As coronavirus fears hit a high point this week, companies have scrambled to institute new work from home policies. And those policies could become permanent in some cases, substantially altering our work- and life-style landscape in ways none of us would have predicted just a few weeks ago.

In at the deep end

When it comes to working from home, many companies have already made firm policy decisions one way or the other (IBM, for example, is unlikely to backtrack on its famous 2017 ban). But plenty have been sitting by the edge of the pool, wanting to explore the idea but afraid to dip their toes in the water, because:

  • It’s not cheap to set up the infrastructure and training necessary for telecommuting at scale
  • It’s not easy to predict how employee productivity, expenses, morale, and retention will be impacted
  • It’s hard to give a major perk like that and then take it away later without inciting backlash.

Coronavirus is pushing those cautious companies in at the deep end, forcing them to invest in the necessary infrastructure and training. And over the next few weeks, these companies will have access to real-world data on how their employee productivity is impacted and what cost savings are possible with large-scale remote work. They’ll also have an easy way out for rescinding the new arrangements long term.

Bracing for severe disruption, those companies will find the water warmer and more buoyant than they expected, because the pandemic comes at a unique moment in time when working from home is already trending upward, when Internet speeds are much faster than they’ve been with redundancy on cell phones, and when collaboration tools are richer, more usable, and more sophisticated than ever before (Slack, Zoom, Skype, Teams, Hangouts, and so on).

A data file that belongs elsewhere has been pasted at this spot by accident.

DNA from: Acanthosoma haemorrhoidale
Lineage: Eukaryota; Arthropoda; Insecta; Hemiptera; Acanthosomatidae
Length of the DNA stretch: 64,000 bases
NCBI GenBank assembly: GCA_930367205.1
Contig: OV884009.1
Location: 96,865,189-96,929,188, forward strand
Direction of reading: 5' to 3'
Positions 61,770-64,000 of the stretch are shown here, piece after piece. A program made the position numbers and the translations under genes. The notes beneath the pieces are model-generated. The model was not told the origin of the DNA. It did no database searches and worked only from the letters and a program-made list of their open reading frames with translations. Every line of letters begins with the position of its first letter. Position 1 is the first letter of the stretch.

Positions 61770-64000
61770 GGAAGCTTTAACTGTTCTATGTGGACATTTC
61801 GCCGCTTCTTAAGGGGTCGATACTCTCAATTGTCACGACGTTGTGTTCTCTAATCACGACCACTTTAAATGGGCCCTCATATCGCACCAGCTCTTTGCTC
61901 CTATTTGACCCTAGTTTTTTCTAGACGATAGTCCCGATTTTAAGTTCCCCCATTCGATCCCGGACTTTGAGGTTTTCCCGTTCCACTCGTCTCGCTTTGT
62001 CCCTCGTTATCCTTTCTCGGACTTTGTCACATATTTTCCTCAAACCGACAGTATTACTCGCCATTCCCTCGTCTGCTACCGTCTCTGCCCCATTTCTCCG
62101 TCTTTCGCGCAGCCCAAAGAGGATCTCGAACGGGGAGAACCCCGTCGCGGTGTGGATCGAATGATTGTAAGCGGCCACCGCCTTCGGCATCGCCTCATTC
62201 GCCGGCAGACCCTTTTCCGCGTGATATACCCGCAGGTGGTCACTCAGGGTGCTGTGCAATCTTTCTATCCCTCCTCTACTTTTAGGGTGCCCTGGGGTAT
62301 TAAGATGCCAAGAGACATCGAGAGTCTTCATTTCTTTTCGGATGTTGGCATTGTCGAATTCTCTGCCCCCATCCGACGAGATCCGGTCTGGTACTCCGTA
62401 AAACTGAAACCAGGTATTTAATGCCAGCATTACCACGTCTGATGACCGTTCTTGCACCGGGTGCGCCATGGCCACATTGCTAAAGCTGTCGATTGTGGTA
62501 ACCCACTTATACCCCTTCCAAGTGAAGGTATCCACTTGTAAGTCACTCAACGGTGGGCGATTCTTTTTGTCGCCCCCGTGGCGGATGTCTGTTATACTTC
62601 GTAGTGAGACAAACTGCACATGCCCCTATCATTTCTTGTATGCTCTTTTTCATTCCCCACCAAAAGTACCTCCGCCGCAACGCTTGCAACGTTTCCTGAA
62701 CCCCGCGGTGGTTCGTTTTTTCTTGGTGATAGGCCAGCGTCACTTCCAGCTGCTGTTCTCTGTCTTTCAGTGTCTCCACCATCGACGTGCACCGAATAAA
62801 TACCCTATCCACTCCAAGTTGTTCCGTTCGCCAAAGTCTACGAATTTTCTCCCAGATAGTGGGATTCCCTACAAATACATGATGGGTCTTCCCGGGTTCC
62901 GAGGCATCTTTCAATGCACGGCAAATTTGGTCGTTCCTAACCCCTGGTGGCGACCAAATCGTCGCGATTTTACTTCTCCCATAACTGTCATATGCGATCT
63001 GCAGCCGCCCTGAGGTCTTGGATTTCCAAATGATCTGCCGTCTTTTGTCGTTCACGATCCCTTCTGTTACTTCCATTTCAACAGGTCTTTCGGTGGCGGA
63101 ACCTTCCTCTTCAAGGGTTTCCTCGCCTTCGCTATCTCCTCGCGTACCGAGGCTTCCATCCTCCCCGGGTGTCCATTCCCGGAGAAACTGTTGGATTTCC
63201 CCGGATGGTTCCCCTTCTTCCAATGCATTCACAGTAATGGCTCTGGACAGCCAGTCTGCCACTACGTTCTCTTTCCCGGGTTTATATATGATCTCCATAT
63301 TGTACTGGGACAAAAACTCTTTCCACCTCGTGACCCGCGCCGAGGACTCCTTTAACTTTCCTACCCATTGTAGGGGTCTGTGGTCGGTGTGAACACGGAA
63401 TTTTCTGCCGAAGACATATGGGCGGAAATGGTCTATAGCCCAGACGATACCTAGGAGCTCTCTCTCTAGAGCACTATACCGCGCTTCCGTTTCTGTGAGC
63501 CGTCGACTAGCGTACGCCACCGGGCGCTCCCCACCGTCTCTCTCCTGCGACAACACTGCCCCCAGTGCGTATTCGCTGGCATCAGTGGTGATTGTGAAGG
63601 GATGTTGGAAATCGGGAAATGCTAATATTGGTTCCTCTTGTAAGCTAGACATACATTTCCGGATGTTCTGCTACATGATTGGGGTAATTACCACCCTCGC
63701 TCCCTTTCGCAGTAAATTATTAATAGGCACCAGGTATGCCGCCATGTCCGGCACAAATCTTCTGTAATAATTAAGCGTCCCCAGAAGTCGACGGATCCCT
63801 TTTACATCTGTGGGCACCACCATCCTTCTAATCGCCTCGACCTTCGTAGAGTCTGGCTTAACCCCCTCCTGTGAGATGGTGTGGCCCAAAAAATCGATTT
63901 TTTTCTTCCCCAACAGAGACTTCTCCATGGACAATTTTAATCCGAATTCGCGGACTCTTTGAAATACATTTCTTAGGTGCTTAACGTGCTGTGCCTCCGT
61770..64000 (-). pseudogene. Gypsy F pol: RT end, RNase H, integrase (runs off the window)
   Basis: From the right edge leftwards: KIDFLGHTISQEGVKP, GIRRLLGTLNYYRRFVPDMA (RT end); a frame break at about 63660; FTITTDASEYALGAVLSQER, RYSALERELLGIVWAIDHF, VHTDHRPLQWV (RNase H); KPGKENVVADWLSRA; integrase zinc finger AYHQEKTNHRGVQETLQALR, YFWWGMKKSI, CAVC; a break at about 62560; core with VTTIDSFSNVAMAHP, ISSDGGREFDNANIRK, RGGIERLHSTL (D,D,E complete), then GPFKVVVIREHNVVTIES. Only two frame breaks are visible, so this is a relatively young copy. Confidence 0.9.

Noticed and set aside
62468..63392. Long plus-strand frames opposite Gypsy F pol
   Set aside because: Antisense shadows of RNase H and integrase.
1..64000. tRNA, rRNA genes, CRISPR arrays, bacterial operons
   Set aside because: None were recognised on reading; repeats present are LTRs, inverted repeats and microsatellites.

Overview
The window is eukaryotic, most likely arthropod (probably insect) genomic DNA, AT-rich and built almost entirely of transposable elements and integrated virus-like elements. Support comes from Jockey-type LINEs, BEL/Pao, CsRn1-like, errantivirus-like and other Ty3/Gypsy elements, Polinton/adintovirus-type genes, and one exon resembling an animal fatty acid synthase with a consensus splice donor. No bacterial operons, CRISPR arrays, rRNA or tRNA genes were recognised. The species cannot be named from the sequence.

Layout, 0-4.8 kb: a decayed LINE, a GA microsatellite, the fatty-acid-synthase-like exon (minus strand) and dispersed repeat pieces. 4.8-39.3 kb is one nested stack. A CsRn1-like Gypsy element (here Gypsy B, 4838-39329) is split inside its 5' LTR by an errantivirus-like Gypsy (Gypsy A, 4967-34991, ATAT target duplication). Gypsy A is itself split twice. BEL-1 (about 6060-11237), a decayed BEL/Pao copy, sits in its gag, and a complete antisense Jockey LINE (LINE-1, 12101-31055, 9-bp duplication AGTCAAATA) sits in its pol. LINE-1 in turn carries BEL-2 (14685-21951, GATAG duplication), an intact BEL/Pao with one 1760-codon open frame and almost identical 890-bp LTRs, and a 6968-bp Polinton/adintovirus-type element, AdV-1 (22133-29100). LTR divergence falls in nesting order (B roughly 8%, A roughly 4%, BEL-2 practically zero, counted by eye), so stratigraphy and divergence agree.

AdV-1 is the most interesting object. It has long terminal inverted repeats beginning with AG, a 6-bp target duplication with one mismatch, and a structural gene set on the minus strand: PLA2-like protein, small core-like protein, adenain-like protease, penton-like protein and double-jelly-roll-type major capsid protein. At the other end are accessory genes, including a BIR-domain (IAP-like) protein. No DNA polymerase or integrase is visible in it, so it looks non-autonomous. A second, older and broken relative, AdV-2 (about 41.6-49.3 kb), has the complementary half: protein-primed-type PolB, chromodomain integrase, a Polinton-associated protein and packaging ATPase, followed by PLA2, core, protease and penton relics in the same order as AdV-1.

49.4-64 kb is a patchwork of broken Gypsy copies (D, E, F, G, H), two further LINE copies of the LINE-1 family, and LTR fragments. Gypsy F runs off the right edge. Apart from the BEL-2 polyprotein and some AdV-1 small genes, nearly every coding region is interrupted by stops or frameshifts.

How big will the impact be?

Here’s some math to give you a sense of how many employees could find themselves with new work-from-home benefits as the pandemic subsides:

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Right now, according to Global Workplace Analytics, 56% of employees have a job where they could, in theory, work from home regularly.

Of those 56%, let’s say that half are in companies whose minds are made up one way or the other and have existing policies that they’ll never change. That leaves us with a pool of 28%.

Now, of those 28%, how many will keep their benefits long-term? We can look to the world of enterprise sales for an approximation. If you can convince a company to pilot demo your software suite for a few months, then the rule of thumb is that about 20% will become long-term customers. I’d argue that demoing work-from-home benefits is far more compelling than the latest SaaS fad, but keeping that benchmark, we’re left with around 5%.

Even if the true number is half that or a third of that, it still represents a very large shift. (Today, only 3.6% of employees work from home half or more of the time.)

How will this change the economy?

With so many new employees working from home regularly, many aspects of our economy will change. Here are some second order impacts to consider:

  • Coffee shops will become more crowded with laptops. If you have a long commute to the office but don’t want to feel claustrophobic at home, they’re an easy alternative.
  • More co-working spaces will spring up, because working from coffee shops isn’t ideal either. One interesting startup converts local restaurants into co-working spaces during the day.
  • People will be healthier due to more sleep and eating lunch more often at home vs. the Burger King next door to the office.
  • Companies will save money on office expenses, since by rotating staff they need fewer desks.
  • Carbon emissions will fall due to less commuting and less travel in general.
  • Companies will become more open to hiring remote workers, perhaps even in other countries, because it’s not that big of a leap to go from a remote local employee to a remote gig worker.
  • Social collaboration tools will stop becoming the playground of just tech startups and will expand to the old guard companies.

Perhaps the most important impact is that we’ll be better prepared for the next pandemic. We’ll have healthier employees with stronger immune systems and greater social distances as well as employers who can shut down their offices preemptively, because having everyone work from home is just business as usual.

Adam Ghahramani is on the decision sciences team at healthcare ad agency CMI/Compas. He is a contributor to VentureBeat and an expert on blockchain technology.